Adobe Flash ▪ July 15, 2014

Adobe Flash ▪ February 22, 2012

Google’s Chrome browser has long released with a built-in Flash Player plug-in—the result of a technology partnership between the Internet giant and Flash maker Adobe. Though Adobe still allows customers to download a standalone Flash Player plug-in for Windows, OS X or Linux, the company announced today that the Flash Player plug-in for Linux after version 11.2 would only be available with Chrome browser distribution. The Linux plug-in will no longer be available as a direct download from Adobe. While one could suspect this news foreshadows broader policy changes on Windows and OS X, Adobe insisted that is not the case.

Flash Player will continue to support browsers using non-”Pepper” plugin APIs on platforms other than Linux.

Additionally, it will continue supporting Flash Player 11.2 on Linux for years to come. “Adobe will continue to provide security updates to non-Pepper distributions of Flash Player 11.2 on Linux for five years from its release,” wrote the company in a blog post

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Adobe Flash ▪ February 7, 2012

The impressive Google Chrome for Android launched today in beta for Ice Cream Sandwich devices, and people began noticing quickly that the browser did not include Flash. It is a very interesting move by the Android team, considering Android’s default browser includes Flash. Moreover, it is something that some Android users have prided themselves on, especially since Apple’s iOS Safari does not include Flash. It is evident that the Android team hopes to move Chrome for Android to replace the stock browser and keep Android flash-less. Adobe confirmed that the new beta does not contain Flash in an effort to move to HTML 5 technologies.

As we announced last November, Adobe is no longer developing Flash Player for mobile browsers, and thus Chrome for Android Beta does not support Flash content. Flash Player continues to be supported within the current Android browser.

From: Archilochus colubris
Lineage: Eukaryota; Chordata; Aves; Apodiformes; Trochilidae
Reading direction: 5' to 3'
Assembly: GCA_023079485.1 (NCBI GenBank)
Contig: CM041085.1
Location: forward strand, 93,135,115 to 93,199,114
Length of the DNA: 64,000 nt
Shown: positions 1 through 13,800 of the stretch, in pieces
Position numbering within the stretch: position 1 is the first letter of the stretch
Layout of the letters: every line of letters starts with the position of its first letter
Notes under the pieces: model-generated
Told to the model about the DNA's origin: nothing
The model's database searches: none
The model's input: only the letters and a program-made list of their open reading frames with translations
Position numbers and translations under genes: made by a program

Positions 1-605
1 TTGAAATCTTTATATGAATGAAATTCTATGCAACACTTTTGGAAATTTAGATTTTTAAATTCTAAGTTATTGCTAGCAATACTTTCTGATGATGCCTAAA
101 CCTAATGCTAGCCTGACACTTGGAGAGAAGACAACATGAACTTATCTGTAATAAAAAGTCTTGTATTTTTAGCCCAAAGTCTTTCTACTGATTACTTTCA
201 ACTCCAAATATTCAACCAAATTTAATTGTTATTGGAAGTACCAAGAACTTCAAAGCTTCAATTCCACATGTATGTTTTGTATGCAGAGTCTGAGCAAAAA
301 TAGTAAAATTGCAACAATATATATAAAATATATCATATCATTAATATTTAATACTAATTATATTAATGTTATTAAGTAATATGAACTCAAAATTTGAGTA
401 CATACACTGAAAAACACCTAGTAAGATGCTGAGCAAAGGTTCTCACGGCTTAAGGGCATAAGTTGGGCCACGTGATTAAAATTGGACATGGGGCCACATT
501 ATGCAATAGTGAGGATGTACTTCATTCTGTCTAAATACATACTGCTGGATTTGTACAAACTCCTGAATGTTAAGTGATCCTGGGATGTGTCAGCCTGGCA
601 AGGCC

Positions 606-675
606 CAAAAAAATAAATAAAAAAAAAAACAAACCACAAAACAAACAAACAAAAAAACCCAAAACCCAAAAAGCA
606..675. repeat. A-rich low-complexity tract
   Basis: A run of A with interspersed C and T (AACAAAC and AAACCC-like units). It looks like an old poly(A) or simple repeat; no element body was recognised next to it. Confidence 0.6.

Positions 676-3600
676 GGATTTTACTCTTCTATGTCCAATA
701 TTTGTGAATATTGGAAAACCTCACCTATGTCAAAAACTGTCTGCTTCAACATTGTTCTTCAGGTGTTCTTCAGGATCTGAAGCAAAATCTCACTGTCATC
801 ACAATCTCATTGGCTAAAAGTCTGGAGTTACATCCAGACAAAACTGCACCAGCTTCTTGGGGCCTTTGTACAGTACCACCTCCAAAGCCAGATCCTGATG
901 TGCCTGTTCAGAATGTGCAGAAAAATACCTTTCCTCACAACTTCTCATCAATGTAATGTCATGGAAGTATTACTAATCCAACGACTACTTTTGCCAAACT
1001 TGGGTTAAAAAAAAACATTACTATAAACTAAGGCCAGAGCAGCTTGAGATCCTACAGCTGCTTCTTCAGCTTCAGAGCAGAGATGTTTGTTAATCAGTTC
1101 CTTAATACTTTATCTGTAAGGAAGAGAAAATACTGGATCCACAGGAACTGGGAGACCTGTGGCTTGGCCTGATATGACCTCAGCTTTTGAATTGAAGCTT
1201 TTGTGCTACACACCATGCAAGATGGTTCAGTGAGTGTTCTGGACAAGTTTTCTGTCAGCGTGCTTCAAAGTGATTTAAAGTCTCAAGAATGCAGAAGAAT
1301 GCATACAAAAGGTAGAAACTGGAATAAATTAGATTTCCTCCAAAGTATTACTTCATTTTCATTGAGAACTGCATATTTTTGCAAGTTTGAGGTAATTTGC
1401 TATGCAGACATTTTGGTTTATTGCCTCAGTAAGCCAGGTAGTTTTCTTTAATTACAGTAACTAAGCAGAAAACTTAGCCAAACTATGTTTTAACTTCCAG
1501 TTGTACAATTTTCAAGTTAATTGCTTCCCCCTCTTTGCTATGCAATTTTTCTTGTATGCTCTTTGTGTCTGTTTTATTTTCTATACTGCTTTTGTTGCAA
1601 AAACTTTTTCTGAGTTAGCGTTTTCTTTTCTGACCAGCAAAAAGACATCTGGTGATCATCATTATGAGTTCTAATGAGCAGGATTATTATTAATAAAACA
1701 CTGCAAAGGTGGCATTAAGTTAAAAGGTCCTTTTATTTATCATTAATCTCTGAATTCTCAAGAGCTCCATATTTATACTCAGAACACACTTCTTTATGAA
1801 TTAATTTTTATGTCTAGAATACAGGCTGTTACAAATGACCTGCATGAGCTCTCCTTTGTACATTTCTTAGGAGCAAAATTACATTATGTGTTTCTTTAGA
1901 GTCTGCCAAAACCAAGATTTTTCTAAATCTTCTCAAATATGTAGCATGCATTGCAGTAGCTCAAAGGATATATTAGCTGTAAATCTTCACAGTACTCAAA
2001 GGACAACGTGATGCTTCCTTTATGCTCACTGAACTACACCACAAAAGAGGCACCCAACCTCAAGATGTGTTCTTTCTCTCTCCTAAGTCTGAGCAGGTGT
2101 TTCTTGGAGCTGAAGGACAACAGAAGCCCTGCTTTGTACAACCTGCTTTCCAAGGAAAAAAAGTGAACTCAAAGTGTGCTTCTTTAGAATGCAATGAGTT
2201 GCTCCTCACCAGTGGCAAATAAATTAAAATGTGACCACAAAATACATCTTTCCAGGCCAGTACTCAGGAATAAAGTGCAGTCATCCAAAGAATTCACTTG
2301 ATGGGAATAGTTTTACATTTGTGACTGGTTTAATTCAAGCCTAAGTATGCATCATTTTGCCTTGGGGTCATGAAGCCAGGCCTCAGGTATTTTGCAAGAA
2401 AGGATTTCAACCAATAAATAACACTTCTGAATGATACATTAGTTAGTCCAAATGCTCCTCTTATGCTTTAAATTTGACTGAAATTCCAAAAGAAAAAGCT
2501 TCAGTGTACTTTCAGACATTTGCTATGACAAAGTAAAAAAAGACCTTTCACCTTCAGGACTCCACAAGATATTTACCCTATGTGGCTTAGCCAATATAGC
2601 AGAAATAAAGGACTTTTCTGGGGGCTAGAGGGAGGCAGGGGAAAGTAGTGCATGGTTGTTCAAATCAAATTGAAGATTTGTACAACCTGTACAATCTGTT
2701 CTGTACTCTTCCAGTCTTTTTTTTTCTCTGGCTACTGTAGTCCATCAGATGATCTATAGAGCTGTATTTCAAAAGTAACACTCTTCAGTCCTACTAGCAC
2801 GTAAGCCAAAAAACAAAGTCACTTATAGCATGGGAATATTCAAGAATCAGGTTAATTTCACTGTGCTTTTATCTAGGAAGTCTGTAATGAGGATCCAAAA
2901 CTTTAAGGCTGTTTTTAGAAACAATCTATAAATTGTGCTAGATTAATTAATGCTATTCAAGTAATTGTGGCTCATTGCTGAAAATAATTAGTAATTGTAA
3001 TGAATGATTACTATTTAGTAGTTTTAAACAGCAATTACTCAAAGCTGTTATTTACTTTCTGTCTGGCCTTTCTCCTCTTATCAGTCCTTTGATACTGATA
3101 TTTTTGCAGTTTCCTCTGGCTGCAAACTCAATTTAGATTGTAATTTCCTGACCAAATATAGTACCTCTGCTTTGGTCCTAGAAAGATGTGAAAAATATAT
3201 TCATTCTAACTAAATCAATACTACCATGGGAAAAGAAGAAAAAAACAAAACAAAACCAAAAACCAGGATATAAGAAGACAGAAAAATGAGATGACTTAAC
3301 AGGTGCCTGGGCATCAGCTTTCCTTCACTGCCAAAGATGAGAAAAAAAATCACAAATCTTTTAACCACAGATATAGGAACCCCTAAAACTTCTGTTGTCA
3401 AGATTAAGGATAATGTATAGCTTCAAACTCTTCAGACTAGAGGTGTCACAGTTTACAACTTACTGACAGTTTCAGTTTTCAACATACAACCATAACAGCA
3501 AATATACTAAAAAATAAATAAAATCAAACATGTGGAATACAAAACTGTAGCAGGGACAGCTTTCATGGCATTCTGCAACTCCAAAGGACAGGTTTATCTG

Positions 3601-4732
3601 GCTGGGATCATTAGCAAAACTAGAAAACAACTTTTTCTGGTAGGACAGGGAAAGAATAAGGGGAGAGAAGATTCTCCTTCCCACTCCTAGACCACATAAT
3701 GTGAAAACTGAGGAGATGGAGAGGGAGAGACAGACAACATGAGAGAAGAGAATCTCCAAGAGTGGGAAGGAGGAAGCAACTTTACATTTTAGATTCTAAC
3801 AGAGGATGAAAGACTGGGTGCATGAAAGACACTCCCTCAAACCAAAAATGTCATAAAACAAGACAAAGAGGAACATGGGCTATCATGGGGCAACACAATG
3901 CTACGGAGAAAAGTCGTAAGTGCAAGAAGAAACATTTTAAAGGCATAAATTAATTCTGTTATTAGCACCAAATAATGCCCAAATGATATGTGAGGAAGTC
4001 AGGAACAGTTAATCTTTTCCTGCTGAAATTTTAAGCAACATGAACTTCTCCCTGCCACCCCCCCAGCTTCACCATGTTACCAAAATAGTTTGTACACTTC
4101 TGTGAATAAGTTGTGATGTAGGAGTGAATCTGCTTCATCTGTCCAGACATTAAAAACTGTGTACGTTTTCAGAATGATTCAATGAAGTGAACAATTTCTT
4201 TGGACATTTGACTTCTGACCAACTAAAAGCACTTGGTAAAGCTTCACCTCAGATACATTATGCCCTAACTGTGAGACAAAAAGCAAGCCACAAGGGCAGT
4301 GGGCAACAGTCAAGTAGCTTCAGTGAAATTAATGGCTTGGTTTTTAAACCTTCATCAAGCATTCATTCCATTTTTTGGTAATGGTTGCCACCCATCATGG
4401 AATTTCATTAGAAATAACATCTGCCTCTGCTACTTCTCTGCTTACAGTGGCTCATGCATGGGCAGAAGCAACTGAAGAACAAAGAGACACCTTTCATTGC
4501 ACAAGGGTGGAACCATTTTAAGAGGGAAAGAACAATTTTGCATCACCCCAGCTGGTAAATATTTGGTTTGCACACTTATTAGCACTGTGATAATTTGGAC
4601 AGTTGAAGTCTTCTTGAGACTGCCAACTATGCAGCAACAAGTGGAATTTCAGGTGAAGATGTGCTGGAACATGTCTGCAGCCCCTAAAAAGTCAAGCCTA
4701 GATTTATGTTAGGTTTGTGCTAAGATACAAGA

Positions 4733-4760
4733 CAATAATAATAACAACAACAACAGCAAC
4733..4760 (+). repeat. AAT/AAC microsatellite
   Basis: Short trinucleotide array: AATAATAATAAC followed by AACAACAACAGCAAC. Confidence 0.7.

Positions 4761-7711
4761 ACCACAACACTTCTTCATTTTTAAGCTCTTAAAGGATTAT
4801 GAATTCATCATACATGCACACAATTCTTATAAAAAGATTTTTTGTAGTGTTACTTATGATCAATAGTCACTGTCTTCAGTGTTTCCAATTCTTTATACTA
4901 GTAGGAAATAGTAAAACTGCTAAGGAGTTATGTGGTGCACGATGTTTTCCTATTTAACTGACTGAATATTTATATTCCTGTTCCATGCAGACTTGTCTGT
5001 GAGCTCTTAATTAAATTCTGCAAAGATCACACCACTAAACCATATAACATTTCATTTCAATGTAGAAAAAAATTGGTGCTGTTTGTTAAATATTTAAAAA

Do not think Chrome for Android is completely Adobe-less. The new browser features CSS Regions and a few other Adobe products that did make it into the new browser.

You may remember in November when Adobe announced it was official killing Flash on mobile devices and choosing to favor HTML 5 instead. This new beta continues that push.

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Adobe Flash ▪ December 16, 2011

Adobe Flash ▪ November 29, 2011

Two months ago, Adobe unveiled Flash Player 11 and AIR 3 for Android devices. As you know, the company changed its mind and said recently it will halt Flash development on mobile after Ice Cream Sandwich. Even though they pledged to continuously support mobile platforms with critical bugs and security flaws, users have gotten confused as to whether or not Adobe will release Flash Player 11.1 and AIR 3.1 for the Galaxy Nexus devices.

The company took to the official blog to explain that some support is in fact in the cards:

We will provide a minor update to the runtimes to support the Galaxy Nexus in December.

However, Adobe reminded users that it’s always been phone vendors’ and carriers’ responsibility to deploy Flash and AIR updates to their customers:

To be clear, the Galaxy Nexus does not initially support Adobe Flash Player 11.1 and AIR 3.1. As we previously communicated in a blog post, devices and software updates from our partners which introduce new technologies are being developed on varied schedules that are different from our own, which means that the Adobe runtimes may not always be optimized or supported on devices until a subsequent release.

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Adobe Flash ▪ September 8, 2011


An example Chrome advert before and after the conversion. Go here for live demo.

Swiffy, Google’s experimental tool that converts Flash files to HTML5 code, will not be killed off due to their Fall spring-cleaning which will retire other Google Labs projects, namely Fast Flip, Desktop and Notebook, among others. Engineer Pieter Senster wrote in a post over at the official Google Code blog that Swiffy has a new home at g.co/swiffy. Although it’s in beta and won’t convert overly complex Flash files, Swiffy has gotten off to a great start and already users have converted “hundreds of thousands of files”, the company noted.

Google also highlighted several new features, such as support for shape tweening and drop shadow, blur and glow filters, all using SVG, CSS and JavaScript. A great example of Swiffy is this Chrome banner, which converted into HTML5 runs and looks just as smooth and pixel-perfect as its Flash counterpart. Google specifically mentions iOS devices in the Swiffy description which details how the web-based tool lets people“reuse Flash content on devices without a Flash player (such as iPhones and iPads)”.

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